The momentum of the the most active 12 months ever for venture investing did not go well into 2022, to say the least. As interest rates and inflation rose, geopolitical challenges arose and the economy began to trend downward, driving fundraising throughout the year dramatically slowed down.
But if 2022 was a year of paradigm-shifting dynamics, 2023 will be a year when we will determine the winners and the losers – and, more importantly, when sharper methods for evaluating success will emerge.
The landscape for software companies
The tech ecosystem has gone through a few downturns (though none were significant) since cloud computing emerged as a dominant trend more than a decade ago, but inflation is a new beast for many of us.
It’s been 30 years since inflation was a tangible, real-world macroeconomic consideration. If inflation is 7%, if you don’t grow at least that much, you shrink.
In a tough budget environment, high gross retention rates can be a strong signal that customers love and really value your products.
Along with inflation, the demand curve is swelling – we first saw a period of strong product growth due to the COVID-19 pandemic, and now we see budgets and spending tightening as both startups and mature companies prepare to weather the storm.
We enter 2023 with a large number of known issues and a limited ability to predict what lies ahead. One thing’s for sure, though, this year is more about nailing it than scaling it.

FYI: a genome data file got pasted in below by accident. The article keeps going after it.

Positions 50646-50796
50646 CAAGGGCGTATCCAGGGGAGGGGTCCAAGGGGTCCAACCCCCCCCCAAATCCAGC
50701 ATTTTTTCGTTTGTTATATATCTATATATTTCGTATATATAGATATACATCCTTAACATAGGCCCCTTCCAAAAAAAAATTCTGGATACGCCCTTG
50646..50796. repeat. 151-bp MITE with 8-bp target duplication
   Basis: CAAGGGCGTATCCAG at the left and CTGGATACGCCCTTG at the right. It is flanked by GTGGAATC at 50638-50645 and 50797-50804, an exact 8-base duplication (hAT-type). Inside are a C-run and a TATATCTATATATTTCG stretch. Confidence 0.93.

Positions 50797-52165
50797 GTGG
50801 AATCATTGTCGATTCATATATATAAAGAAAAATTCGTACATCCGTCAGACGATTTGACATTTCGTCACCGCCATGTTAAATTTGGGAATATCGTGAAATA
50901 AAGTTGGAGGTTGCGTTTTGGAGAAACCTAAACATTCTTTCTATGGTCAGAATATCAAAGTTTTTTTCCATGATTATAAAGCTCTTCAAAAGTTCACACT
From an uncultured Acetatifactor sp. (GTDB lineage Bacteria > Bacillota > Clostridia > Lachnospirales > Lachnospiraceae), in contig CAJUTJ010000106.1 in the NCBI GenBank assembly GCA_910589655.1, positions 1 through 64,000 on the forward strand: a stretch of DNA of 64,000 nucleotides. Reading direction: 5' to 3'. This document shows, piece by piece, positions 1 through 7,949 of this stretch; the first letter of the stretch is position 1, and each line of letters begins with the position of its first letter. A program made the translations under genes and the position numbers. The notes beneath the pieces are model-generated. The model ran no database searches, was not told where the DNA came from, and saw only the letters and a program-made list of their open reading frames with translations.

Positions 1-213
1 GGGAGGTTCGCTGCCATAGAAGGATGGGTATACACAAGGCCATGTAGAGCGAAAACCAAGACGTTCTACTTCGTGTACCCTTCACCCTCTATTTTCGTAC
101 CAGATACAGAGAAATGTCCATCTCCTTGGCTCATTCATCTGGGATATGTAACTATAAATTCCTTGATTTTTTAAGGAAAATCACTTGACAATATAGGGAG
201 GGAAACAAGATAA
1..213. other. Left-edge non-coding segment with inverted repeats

The predictors of success
In this environment, investors will look for efficiency metrics such as high gross margins, strong gross retention rates (how many customers continue to subscribe each year), rapid expansion within customers, lower customer acquisition costs, shorter sales cycles, and productive salespeople.
Gross retention, in particular, will be critical as companies need to be able to retain customers to stabilize their 2023 growth plans. In a tough budget environment, high gross retention rates can be a strong signal that customers love and really value your products.
Investors also monitor the path to break even based on the current balance sheet – through metrics such as cash burn as a multiple of net new annual recurring revenue.
Assuming you have high gross retention rates, it might make sense to burn cash, but it won’t if you burn more capital than the amount of new customers. As growth rates decline, many companies reduce their burnout rates accordingly, resulting in a wave of layoffs, even among companies with strong balance sheets and market positions.